Post # 2011. How do we get to a more inclusive economics?

Provocation 164. Beyond economics.

 

Economics fails to look at key social phenomena: capitalism, ownership, quality of life, preferences, political power. In the few cases that reach outside to social consequences, the symptoms are discussed by not core consequences.

A few examples: Steve Keen’s revising economic models feels bloodless, absent people, or Stiglitz/ Ocasio-Cortez who raise key issues but do not discus core causes. As if we can fix inequality or climate within the framework of normal econ speak.

Core causes not discussed: capitalism, class structure: A few own the leading edge of society’s innovation, and they hold on to ownership for their own benefit. Society can create innovation and create new wealth but society is organized so only a few really benefit. The rest are asked to put in labor in order o survive , and are now being replaced by automation and algorithms, and are expected to spend their dwindling income on things sold by the few.

Economics does not look at the most important phenomena. There are things we need to be thinking about, does economics encourage, or at least support such thinking, or does it dull us? Is economics so ideologically model bound , sealed away from social phenomena, that it can’t discuss them? Because of this avoidance it also acts as a barrier to inquiry. And society, absent serious economic inquiry. A simple example.a carpenter working on a house here gets a ticket for sliding ing through a stop sign, not having come to a “complete stop.”. The cost is $350. He doesn’t have it. It is almost a week’s pay. Rob the poor to keep taxes low. He loses his license fr failure to pay, can’t show up on the job and immediately is given eviction on his house. The policeman giving the ticket is on a quota incentive system, his salary needs to be paid. Income to the county means keeping taxes on property lower. Isn’t this an aspect of economy we need to understand ?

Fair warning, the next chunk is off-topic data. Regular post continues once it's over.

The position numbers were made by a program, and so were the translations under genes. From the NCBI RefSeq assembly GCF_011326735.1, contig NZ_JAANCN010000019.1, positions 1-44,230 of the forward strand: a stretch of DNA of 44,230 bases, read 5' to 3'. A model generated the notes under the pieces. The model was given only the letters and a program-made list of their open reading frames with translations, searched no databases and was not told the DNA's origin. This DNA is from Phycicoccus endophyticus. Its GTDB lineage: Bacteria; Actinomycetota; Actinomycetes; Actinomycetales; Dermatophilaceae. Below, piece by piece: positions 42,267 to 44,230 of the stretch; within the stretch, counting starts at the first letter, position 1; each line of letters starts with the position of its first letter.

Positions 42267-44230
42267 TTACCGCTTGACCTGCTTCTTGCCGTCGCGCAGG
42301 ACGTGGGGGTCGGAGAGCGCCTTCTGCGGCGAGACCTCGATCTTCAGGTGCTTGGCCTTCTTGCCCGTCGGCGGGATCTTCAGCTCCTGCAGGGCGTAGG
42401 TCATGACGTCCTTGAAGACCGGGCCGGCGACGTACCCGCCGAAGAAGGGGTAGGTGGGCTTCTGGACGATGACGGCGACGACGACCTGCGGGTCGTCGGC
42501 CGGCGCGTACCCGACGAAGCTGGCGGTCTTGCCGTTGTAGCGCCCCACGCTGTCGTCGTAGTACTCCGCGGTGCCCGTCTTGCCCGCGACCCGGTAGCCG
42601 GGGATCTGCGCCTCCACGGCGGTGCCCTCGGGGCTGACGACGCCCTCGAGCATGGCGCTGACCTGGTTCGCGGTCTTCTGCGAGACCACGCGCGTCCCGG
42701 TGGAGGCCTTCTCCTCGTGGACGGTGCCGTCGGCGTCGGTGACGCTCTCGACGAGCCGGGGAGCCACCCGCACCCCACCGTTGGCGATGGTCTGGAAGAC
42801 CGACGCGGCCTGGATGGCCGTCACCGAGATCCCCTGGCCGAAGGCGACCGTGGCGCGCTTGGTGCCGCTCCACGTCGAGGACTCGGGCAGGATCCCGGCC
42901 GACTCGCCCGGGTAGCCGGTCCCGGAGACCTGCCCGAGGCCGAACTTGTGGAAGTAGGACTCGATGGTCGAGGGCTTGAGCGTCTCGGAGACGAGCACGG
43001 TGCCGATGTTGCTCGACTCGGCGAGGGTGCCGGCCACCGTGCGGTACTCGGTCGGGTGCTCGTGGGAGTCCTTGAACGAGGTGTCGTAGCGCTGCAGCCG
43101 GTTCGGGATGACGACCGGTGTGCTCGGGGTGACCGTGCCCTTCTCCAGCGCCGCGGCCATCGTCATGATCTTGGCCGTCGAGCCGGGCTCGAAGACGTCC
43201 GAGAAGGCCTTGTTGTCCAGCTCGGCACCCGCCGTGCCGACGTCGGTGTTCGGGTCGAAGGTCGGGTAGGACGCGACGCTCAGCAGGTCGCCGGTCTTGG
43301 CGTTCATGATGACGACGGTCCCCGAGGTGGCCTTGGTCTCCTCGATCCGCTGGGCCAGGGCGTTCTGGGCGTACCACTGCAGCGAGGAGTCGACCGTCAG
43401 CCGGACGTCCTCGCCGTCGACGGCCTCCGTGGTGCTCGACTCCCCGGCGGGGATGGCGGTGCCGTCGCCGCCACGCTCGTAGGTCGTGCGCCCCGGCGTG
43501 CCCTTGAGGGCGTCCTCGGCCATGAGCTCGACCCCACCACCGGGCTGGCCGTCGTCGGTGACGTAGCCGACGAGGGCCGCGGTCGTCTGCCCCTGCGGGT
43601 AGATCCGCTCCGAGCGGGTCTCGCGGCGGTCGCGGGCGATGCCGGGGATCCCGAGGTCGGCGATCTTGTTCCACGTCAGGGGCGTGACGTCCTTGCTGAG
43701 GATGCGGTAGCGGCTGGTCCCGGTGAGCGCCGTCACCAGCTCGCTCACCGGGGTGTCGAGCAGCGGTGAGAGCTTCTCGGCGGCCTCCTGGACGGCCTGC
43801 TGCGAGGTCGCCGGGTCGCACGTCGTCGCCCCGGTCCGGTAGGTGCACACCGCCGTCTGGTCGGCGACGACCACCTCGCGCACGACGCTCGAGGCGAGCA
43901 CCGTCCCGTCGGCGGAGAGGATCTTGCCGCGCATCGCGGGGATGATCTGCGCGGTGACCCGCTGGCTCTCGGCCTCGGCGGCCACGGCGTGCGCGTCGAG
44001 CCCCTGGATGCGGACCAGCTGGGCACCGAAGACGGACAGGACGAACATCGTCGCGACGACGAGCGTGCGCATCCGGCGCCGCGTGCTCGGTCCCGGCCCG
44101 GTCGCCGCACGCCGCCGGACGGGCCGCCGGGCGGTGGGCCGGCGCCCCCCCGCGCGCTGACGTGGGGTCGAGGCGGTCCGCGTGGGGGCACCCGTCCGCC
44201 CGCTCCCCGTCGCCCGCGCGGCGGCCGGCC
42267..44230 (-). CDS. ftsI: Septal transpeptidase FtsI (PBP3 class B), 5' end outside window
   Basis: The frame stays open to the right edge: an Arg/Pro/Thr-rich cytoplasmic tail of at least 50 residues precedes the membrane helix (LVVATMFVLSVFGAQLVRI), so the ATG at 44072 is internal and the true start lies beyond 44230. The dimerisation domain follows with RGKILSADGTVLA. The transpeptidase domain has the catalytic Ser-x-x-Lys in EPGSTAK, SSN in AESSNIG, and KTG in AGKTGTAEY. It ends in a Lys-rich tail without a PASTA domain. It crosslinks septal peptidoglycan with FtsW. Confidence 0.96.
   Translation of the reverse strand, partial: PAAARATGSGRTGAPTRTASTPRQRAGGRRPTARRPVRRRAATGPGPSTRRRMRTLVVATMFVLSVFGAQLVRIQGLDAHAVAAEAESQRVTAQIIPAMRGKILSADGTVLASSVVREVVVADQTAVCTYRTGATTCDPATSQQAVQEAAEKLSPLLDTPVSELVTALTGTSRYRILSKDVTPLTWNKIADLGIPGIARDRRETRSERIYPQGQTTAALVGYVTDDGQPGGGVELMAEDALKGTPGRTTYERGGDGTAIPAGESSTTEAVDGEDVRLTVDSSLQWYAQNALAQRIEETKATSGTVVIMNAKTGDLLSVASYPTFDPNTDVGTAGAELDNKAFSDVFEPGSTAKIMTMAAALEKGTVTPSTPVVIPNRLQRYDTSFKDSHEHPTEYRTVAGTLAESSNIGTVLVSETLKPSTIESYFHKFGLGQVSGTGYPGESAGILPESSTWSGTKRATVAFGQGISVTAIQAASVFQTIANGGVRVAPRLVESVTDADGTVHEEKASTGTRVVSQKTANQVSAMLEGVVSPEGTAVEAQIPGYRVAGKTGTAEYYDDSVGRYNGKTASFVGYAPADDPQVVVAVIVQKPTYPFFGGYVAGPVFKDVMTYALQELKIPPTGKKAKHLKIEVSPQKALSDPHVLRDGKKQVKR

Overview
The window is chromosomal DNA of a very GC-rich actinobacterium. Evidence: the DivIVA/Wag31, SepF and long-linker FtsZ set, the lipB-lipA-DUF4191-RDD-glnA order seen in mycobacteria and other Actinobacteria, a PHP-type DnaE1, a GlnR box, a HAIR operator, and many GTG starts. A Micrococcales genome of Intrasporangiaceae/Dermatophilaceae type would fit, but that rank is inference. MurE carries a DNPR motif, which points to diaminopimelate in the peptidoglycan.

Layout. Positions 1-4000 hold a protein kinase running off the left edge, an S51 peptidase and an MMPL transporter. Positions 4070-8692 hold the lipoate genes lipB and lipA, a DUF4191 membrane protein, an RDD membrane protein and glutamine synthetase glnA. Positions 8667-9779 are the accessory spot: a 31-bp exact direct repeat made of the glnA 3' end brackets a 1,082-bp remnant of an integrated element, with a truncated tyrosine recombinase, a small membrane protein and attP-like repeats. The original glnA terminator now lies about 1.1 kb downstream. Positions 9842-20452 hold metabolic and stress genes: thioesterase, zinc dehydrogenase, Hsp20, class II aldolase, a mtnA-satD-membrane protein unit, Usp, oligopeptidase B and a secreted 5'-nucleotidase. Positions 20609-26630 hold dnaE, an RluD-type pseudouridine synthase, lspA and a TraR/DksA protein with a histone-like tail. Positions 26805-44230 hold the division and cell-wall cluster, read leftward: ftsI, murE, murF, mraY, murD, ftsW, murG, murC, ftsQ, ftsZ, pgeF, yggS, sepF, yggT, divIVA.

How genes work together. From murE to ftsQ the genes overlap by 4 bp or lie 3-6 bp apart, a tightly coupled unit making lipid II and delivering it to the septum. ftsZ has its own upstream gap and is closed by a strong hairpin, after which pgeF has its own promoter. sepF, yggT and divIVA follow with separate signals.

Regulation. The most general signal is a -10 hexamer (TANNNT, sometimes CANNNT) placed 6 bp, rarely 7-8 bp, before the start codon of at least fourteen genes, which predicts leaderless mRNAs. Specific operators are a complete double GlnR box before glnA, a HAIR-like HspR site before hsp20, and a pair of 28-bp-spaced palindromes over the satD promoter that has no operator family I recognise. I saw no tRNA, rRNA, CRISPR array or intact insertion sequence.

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Highly recommend Roberto Unger’s last lecture of the spring quarter at Harvard Law. He opens to a discussion with the class, gets off to a slow start but very worth the time.

Unger https://youtu.be/Y4CCl6vVHkM

His view includes that we are in a counterrevolutionary period and progressives have no program, having dropped the ball after the New Deal.

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